How does transcranial magnetic stimulation (TMS) differ from electroconvulsive therapy (ECT)?

Both TMS and electroconvulsive therapy (ECT) are used to treat severe depression.

ECT has been used in the United States for more than 70 years and creates a more generalized brain stimulation. It sends a small electrical current that is sent through the brain to trigger a short seizure. The current causes a short seizure within the brain, which produces changes in the brain’s functioning and chemistry. The patient needs anesthesia during the procedure. ECT is usually recommended several times per week over three to four weeks.

The patient may experience confusion and some memory loss after the ECT procedure. Because anesthesia is used, additional risks must be considered, and means longer preparation and recovery time for each session.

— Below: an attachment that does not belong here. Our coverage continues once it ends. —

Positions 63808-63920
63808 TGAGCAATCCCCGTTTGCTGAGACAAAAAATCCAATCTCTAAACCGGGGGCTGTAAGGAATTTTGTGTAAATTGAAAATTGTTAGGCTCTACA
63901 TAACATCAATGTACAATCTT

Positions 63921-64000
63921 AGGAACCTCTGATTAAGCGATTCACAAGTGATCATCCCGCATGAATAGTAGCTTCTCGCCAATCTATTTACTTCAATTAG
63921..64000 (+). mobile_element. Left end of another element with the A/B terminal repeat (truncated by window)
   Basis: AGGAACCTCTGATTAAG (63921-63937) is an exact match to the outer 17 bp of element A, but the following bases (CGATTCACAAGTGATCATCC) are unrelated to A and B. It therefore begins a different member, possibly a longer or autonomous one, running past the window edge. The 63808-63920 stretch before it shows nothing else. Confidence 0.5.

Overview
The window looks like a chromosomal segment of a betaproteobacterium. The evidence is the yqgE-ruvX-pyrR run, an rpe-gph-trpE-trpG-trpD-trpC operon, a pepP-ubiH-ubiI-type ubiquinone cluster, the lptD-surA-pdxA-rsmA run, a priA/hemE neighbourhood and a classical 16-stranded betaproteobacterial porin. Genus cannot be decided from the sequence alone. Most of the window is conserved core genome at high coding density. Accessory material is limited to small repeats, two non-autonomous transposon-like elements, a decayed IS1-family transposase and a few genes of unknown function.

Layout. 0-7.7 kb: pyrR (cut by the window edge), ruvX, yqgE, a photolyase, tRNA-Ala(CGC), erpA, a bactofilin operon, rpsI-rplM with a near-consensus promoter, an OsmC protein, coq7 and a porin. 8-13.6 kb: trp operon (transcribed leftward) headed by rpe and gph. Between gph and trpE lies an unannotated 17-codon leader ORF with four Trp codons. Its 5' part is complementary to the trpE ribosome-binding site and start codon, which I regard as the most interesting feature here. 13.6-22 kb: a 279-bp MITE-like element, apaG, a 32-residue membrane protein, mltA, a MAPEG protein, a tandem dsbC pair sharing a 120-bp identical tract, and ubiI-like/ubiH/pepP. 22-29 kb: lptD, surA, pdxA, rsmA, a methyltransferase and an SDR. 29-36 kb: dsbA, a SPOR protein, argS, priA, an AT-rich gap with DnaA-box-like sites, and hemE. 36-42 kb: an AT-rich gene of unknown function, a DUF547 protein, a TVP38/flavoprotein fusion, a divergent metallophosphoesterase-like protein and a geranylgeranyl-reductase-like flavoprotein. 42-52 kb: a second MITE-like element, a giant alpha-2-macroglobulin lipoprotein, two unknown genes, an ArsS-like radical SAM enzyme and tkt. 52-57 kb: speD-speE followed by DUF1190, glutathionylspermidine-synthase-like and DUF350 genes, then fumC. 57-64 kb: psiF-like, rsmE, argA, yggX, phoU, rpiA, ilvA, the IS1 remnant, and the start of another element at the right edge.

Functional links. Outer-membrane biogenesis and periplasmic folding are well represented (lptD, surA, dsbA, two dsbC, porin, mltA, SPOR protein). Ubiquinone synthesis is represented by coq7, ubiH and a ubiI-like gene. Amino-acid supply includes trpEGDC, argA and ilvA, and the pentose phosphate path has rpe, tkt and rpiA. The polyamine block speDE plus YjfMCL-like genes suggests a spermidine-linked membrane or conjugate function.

The doctor may recommend ECT if a patient has tried multiple medications or therapies that have not worked, or if he or she is suicidal, psychotic or catatonic.

In contrast, TMS is a more recent form of treatment. It is a much more targeted procedure. The patient is awake and alert the entire time. Side effects of TMS are minimal and the patient does not suffer any memory loss.

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